The air quality in your home impacts a lot—your comfort, allergies and even the smells in your house. Taking care of it is important, but hard. In fact, studies have revealed that indoor air pollution can be even higher than outdoor air pollution. Knowing that, it only makes sense that homeowners continue to find ways to purify the air they breathe all the time. One of the most common ideas is houseplants. In theory, it makes sense that a living thing producing oxygen in your home would improve air quality. But does it actually work?
What’s the Real Impact of Houseplants on Air Quality?
In the 1980s, scientists at NASA reviewed the influence common houseplants had on air quality in a closed chamber. Within that closed chamber, they realized the plants had a positive effect on air quality. In 2009, additional research was completed by the University of Georgia to see the impact houseplants had on toxins in the air. Again, it was found that—in a closed setting—the plants studied reduced toxins.
While research suggests plants can have a substantial impact on a closed space, there’s one concern when it comes to translating that to your home. Your home is not a closed research space. So, it’s tough to say what—if any impact—houseplants have on your home’s air quality. According to Time Magazine, the air in your home changes often and depends heavily on the outdoor air quality around your home.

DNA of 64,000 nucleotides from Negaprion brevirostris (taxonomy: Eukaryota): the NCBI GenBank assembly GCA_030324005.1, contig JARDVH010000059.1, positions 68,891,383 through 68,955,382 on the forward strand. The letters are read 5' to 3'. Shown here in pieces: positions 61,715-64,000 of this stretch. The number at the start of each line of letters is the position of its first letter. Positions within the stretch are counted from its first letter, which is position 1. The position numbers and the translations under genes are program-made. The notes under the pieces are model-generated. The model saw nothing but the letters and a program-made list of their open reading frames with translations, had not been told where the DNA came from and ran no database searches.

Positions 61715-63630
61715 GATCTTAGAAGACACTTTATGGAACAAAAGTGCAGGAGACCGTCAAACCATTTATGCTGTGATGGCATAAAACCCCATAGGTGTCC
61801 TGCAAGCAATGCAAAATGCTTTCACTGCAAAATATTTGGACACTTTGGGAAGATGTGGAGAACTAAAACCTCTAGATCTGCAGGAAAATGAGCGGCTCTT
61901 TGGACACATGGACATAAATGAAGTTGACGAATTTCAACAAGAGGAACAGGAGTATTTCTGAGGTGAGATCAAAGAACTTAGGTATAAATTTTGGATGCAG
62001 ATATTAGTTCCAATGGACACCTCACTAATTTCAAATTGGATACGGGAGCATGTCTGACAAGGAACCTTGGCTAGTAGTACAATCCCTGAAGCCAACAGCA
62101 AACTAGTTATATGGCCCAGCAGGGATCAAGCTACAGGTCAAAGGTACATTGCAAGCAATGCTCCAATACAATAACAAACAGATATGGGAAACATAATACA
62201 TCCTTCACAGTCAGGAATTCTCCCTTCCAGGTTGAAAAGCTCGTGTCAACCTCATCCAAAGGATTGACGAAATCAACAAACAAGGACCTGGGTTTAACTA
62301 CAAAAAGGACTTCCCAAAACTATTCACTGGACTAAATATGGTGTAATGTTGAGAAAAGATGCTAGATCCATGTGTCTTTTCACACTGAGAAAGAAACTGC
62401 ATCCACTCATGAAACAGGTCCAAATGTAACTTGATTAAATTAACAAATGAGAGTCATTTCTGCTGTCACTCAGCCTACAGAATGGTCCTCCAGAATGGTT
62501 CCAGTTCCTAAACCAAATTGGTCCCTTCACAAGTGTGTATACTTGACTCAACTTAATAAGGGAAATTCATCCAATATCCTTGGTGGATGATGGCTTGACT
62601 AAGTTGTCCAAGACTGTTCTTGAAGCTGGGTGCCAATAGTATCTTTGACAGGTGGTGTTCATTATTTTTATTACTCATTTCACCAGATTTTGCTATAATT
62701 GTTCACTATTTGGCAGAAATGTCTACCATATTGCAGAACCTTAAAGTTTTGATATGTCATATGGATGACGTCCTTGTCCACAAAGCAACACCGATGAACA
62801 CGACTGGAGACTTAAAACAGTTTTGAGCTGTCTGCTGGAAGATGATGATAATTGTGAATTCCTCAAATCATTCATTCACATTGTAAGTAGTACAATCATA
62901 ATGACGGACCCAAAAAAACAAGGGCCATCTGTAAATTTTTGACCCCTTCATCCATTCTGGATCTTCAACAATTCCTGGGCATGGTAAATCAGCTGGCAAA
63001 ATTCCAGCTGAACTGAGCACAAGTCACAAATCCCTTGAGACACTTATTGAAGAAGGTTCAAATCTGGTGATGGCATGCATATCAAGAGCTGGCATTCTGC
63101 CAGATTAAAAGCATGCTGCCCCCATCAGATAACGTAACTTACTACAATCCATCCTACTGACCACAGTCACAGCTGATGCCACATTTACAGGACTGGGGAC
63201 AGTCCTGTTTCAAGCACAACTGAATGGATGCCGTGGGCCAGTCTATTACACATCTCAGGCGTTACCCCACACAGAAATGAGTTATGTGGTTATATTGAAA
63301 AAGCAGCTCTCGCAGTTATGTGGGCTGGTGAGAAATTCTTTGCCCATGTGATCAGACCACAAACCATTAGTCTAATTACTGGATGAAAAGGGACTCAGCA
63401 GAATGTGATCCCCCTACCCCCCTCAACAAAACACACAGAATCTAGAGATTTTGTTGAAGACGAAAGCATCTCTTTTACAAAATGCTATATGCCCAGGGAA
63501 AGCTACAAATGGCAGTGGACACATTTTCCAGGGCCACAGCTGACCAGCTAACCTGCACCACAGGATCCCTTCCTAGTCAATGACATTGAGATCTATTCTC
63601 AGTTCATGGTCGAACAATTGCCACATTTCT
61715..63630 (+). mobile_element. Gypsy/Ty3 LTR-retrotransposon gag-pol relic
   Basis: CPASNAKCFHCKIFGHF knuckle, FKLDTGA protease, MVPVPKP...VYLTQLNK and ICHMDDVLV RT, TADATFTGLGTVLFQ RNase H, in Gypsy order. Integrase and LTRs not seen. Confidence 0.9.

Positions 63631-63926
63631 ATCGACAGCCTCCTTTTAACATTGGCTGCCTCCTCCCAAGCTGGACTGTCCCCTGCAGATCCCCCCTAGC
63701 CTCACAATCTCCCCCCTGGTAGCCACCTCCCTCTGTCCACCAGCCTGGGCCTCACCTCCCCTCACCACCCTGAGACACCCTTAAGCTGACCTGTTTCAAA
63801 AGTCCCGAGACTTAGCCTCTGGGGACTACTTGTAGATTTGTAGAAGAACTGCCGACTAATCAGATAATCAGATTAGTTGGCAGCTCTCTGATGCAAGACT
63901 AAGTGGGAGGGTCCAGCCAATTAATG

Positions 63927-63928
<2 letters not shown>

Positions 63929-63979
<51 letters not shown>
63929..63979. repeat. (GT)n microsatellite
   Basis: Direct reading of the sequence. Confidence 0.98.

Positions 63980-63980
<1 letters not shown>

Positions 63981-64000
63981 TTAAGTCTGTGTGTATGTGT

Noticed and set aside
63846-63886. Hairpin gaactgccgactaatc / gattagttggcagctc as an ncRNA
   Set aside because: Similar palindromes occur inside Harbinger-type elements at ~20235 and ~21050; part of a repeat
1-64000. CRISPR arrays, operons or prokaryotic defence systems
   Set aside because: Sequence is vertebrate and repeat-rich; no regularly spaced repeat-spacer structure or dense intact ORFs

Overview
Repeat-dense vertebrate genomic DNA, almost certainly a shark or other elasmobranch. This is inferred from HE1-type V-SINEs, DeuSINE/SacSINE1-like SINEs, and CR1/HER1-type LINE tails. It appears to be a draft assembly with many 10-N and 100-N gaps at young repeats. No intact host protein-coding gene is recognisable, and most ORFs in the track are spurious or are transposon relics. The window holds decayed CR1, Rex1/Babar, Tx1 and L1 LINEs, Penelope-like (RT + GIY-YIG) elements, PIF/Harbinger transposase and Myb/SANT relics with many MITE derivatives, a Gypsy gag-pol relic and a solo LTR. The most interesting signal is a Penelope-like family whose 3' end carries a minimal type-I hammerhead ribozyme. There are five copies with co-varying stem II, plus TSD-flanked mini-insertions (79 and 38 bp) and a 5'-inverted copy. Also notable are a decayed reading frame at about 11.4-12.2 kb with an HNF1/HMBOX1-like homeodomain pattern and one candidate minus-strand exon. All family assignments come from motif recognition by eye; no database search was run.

Beyond that challenge, the things that plants can impact are fairly limited. According to the American Lung Association, studies have shown that plants can get rid of harmful gases found in homes, like formaldehyde. Sadly, gases aren’t the only pollutants in your home harming your air quality. Particles like pet hair, dust, mold or pollen are also moving around your home—and there’s nothing plants can do about those.
While houseplants probably can’t fix all the indoor air quality issues in your house, there are HVAC-centered solutions that can help.
- Keep Your System Clean. If you want to keep pollutants from floating around your home, begin with your HVAC system. Sustaining a clean system is one of the smartest ways to keep your air clean. Check your air filter regularly and change it when it gets dirty. Stopping particles with your air filter is your first and easiest defense against poor air quality. Book annual maintenance to have an expert check out your system. In addition to regular tune-ups, they’ll ensure your system is clean.
- Contemplate an Air Purifier. If you want to capture even the smallest pollutants in your home, consider an air purifier. Select models can capture allergens and bacteria as small as .01 micron. That is pretty small at one-thousandth of a millimeter. The experts at West Michigan Heating & Air Conditioning Services can help you select a system that works for your home.
- Try a Humidifier. The humidity in your home also contributes to your air quality. Make sure your home stays comfortable and as irritant-free as possible by maintaining a humidity level between 30 and 50 percent. You can choose from portable or whole home humidifiers to help.
While houseplants can’t make a significant difference in your air quality, there’s no harm in keeping them around. If you’re ready to increase the quality of the air in your home, West Michigan Heating & Air Conditioning Services can help. Give us a call at (616) 669-3961 or arrange an appointment online to get started. We’ll help you review all your options.